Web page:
Smelter would expose residents to pollution

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My wife and I live in Blanchard, Idaho. Since November of 2017 we have found ourselves involved in a fight to stop Hi Test Sands, a Canadian company, from building a silicon smelter in Newport, Wash. Hi Test Sands, proposes to build this smelter only 12 miles from our home and less than one mile from schools, churches, and the downtown district of Newport.

We have joined forces with Citizens Against Newport Silicon Smelter (CANSS), where we have managed to accumulate much information on the negative effects of a silicon smelter. The silicon containing quartz, mined from the Hi Test Sands mine located in Golden, B.C, will be transported partially by rail and partially by truck to the Newport site. Blue Gem coal, which is a very high grade of coal, will also be shipped via a combination of rail and truck to Newport. The average truck, fully loaded, will weigh 40 tons.

The amount of materials needed to operate this facility would require 49 full trucks per day dropping off said materials, and don’t forget, they must leave as well. So that brings truck traffic to 98 trucks per day in and out of the facility. This estimate would include trucking in the wood chips, which they would be getting locally.

Hi Test Sands originally stated (three times in their own PowerPoint presentation at their public forum on 11/29/17) that this facility would use only 8,000 gal/day of water, but then they requested 240,000 gal/day from the city of Newport. So far, this request has been denied, but who’s to say they couldn’t seek water from Bonner County, Idaho.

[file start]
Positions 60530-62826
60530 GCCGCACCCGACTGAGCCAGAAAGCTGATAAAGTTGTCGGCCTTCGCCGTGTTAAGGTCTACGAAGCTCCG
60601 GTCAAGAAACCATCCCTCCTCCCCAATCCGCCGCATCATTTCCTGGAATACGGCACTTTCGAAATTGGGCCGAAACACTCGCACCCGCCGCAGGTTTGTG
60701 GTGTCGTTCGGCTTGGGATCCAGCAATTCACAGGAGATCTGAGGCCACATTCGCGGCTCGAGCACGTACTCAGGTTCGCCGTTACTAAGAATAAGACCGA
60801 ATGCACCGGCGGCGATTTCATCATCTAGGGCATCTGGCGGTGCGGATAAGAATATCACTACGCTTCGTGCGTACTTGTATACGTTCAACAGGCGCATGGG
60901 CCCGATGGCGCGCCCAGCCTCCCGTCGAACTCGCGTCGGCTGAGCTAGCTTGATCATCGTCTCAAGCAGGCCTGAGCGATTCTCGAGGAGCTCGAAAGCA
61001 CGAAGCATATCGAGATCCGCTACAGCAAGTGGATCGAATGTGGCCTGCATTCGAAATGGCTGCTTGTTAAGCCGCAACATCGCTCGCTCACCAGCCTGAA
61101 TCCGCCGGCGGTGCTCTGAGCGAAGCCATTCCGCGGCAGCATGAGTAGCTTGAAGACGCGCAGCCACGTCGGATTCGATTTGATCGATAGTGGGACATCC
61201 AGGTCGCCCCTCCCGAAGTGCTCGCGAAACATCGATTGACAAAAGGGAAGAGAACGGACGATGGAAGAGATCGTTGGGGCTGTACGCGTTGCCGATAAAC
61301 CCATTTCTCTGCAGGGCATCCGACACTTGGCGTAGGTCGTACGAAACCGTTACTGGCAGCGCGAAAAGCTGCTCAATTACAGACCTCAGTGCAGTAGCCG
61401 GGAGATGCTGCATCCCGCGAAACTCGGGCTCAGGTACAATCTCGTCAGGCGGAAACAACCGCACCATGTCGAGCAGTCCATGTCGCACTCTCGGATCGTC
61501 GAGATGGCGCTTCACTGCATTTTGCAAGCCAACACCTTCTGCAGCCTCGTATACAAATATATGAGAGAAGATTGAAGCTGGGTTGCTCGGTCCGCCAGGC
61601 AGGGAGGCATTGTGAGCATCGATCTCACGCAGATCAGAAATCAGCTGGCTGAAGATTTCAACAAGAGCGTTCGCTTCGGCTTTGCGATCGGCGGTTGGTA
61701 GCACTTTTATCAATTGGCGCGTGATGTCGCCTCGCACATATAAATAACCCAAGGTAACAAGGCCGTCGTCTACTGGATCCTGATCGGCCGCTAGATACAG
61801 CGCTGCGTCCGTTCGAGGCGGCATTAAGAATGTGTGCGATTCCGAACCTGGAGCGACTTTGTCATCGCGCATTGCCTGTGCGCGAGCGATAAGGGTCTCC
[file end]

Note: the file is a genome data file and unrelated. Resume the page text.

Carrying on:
Since they have lied about the amount of water needed, what else would they lie about?

But my main concern is the amount of pollution a plant of this nature would produce. The smelter, as proposed, will have a 150-foot stack emitting silica dust, CO2, and greenhouse gasses. Silica dust, when breathed into the lungs, lodges crystalline silica particles in the lung tissue, leaving irreparable scarring to the lung tissue.

Silicosis and lung cancer are very real concerns! Anyone who lives within a 130-mile radius of this smelter will be exposed. That include Kootenai, Bonner and Boundary counties.

In traveling to Coeur d’Alene and other areas outside of our local community we meet people who have heard nothing about this project. Some think it will not affect them, but they are wrong. Our crusade is to inform the public so all those who love this beautiful part of the country will become aware of the dangers of a silicon smelter. Please do your own homework. I encourage you to check out our Facebook page CANSS or go to our webpage at canss.org.

• • •

Steven C. McConnell is a Blanchard resident.

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